There’s something to be said for watching your hero fail, but still try. And in part 2, she’s expelled from school and kicked out of her house by her mother after she comes out to her…as a vampire slayer. But Buffy never gives up. It’s uplifting to know that if Buffy Summers can make it through all this, then I can make it through whatever non-world-ending shit I have going on in my life.
During the final act of part 2, we see Angel about to stab Buffy with his sword, and he asks her, “What’s left?” as she catches his sword and says, “Me,” before hitting him in the face with his own sword. It’s something I revisit when I’m feeling depressed or isolated. It’s a scene that I channel in my day-to-day. Buffy has no backup, no safety net—she’s in this fight alone, but she’ll be damned if she isn’t going to win this fight.
When I was grieving over the loss of a very close friend, I’d often put that scene on to feel something. Sometimes it’d make me cry, sometimes it’d motivate me to get out of bed. It’s one of the most empowering pieces of media I’ve ever consumed. She’s got nothing left, but she sure as shit isn’t gonna go down without a fight. I think of her calm, “me” response often—it’s the kind of determination I can only hope to achieve.
Buffy season 5’s “The Body” is a masterclass on grief, but I’d say “Becoming” is a masterclass in what comes next. Life doesn’t stop because you’re grieving. Life doesn’t stop because you’ve been expelled from school the same day your friend dies, and your mom kicks you out. Angel’s evil plan doesn’t wait because Buffy has too much on her plate. In fact, Angel doesn’t even know the full extent to which our slayer is suffering—not that he’d care. She’s facing more than just the Big Bad’s world-ending scheme.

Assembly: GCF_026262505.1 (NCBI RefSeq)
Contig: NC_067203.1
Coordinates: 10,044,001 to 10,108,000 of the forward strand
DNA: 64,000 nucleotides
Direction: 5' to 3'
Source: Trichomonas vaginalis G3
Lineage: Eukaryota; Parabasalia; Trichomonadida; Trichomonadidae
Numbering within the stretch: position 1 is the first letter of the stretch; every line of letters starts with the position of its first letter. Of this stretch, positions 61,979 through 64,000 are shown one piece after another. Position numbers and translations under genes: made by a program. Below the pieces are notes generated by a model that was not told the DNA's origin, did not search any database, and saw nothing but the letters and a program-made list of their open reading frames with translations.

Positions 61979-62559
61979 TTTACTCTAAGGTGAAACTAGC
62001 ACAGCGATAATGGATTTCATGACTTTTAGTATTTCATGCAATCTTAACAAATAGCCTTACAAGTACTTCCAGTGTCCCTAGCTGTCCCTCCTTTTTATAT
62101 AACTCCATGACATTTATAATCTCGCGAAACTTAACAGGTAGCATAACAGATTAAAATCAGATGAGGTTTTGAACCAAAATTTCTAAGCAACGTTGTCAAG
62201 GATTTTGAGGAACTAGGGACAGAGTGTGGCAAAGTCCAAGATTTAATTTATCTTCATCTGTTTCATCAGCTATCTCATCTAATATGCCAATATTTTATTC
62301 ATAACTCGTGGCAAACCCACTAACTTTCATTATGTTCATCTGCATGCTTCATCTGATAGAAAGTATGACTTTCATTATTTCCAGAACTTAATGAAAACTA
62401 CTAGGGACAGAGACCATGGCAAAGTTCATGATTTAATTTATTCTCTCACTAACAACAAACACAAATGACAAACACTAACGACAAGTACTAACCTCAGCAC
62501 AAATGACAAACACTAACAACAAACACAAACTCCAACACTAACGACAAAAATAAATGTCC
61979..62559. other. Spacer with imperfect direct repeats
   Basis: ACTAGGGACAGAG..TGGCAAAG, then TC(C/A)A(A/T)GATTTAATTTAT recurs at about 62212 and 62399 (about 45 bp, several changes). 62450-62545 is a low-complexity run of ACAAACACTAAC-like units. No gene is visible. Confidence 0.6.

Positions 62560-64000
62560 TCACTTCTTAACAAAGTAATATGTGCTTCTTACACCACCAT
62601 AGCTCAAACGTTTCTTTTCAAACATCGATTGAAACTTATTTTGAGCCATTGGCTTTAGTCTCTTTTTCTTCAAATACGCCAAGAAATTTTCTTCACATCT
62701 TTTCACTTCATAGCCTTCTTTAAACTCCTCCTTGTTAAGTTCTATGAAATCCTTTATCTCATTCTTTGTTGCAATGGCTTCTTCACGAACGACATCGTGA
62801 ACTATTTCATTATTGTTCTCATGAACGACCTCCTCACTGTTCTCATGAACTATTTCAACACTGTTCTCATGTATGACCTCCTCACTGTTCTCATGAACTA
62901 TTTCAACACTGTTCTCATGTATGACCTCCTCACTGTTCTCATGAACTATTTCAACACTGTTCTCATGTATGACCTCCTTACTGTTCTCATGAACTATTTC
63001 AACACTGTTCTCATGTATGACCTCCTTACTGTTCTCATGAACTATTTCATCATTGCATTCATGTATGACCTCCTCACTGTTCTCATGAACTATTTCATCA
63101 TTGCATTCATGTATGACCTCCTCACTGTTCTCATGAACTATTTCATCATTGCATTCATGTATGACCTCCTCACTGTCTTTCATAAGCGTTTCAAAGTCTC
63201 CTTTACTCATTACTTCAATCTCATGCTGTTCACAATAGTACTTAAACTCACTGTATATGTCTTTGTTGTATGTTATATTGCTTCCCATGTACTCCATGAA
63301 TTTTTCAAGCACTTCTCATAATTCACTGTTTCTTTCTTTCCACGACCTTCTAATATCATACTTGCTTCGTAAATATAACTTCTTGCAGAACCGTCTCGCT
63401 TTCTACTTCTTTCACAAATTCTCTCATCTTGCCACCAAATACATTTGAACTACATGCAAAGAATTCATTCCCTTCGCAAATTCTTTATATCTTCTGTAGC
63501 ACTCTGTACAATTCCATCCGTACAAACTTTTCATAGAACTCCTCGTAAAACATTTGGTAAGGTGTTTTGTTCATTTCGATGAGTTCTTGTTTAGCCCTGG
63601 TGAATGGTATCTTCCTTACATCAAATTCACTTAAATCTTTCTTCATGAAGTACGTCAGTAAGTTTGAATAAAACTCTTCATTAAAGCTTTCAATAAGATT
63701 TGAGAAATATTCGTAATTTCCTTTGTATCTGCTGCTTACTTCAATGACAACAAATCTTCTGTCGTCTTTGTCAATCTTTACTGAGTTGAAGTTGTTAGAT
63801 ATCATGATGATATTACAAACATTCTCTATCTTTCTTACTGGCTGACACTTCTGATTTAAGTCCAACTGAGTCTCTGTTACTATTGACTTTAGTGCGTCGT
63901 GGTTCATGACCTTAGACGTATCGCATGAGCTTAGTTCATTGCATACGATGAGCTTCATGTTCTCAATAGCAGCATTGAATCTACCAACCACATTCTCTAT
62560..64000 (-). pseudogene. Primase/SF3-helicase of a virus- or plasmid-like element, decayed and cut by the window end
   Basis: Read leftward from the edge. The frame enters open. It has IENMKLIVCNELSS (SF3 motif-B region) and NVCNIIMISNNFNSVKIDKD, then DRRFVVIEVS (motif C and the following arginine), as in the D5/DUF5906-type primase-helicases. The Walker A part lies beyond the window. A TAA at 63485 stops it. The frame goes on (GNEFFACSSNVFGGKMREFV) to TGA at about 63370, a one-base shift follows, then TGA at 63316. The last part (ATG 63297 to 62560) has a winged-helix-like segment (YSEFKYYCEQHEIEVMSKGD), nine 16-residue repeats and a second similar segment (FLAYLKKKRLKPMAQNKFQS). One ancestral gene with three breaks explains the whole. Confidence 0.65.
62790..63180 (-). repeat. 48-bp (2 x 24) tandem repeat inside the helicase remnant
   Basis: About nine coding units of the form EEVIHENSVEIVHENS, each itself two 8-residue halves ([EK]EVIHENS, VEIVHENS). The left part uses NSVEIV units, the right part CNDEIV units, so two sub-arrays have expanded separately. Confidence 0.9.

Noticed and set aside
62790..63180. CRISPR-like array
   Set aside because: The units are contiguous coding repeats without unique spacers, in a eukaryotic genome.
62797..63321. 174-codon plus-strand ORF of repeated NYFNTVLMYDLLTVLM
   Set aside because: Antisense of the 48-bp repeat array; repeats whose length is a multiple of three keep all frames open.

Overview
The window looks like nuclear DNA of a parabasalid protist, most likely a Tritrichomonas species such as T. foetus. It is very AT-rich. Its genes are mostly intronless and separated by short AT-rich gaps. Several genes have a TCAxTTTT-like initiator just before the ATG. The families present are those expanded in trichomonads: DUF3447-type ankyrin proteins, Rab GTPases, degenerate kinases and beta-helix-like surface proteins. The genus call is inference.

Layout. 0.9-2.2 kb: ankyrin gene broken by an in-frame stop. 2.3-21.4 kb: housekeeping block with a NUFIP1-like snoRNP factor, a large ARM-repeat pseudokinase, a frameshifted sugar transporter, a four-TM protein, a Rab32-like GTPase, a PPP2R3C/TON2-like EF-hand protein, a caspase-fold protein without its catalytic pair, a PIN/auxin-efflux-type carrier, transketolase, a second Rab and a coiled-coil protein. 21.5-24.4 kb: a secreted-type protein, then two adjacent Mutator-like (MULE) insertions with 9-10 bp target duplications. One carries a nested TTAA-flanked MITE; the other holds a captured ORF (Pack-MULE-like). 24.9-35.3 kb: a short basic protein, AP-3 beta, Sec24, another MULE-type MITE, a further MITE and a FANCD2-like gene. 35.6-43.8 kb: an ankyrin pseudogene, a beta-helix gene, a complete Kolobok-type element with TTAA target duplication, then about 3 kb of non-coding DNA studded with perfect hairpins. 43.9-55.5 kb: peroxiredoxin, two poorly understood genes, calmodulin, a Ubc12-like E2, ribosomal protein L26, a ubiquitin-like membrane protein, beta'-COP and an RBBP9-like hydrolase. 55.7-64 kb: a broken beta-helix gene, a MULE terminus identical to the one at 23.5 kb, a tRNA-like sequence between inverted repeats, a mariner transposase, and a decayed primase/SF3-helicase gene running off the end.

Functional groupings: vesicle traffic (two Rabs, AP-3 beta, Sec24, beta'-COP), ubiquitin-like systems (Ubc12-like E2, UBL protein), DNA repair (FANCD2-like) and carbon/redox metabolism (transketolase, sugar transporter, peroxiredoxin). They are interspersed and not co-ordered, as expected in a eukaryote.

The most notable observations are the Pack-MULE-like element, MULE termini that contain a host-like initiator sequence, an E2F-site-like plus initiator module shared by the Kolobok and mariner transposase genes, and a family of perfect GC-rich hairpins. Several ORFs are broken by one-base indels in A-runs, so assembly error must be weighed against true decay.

And that’s life. We have nightmare election cycles, pandemics, dipshit conservatives, homophobes, family issues, and friend issues— they don’t come one at a time. Sometimes if you’re lucky, they’ll come two at a time, but most of the time, these things all seem to happen at once.
And when they do, I remind myself that Buffy Summers still killed her newly ensouled vampire boyfriend to save the world, a world that had taken a big shit on her, a world that had taken so much—but she still saved the day. And while I may not have slayer strength, I try to channel her as much as I can to save myself.
We keep fighting because we have to, because, in the end, we still have ourselves to fight for—just like Buffy.
CREEPSHOW SEASON 4 is Coming—”The Most Fun You’ll Ever Have Being Scared” Is Back! [TRAILER]
Friday the 13th this year marks the return of a classic horror spectacle—and not that guy in the hockey mask. We’re talking about Creepshow!
We’re getting a fourth season of the Shudder fan favorite Creepshow, produced by Brian Witten and Greg Nicotero, the horror makeup legend who became a household name for his work on From Dusk Til Dawn and The Walking Dead. The anthology series is back with a new array of 6 frightening short stories of supernatural delight, and with Creepshow, we’re sure to get monsters both mundane and mystical, bringing terror to the small screen.
Just as the franchise began with George A. Romero’s 1982 film, the Creepshow series retains that classic feeling of being under the covers with a flashlight and an old EC horror comic. The first three seasons gave us campy, gory fun, which the trailer proves is still plentiful in this run of episodes. And you can watch that trailer right here!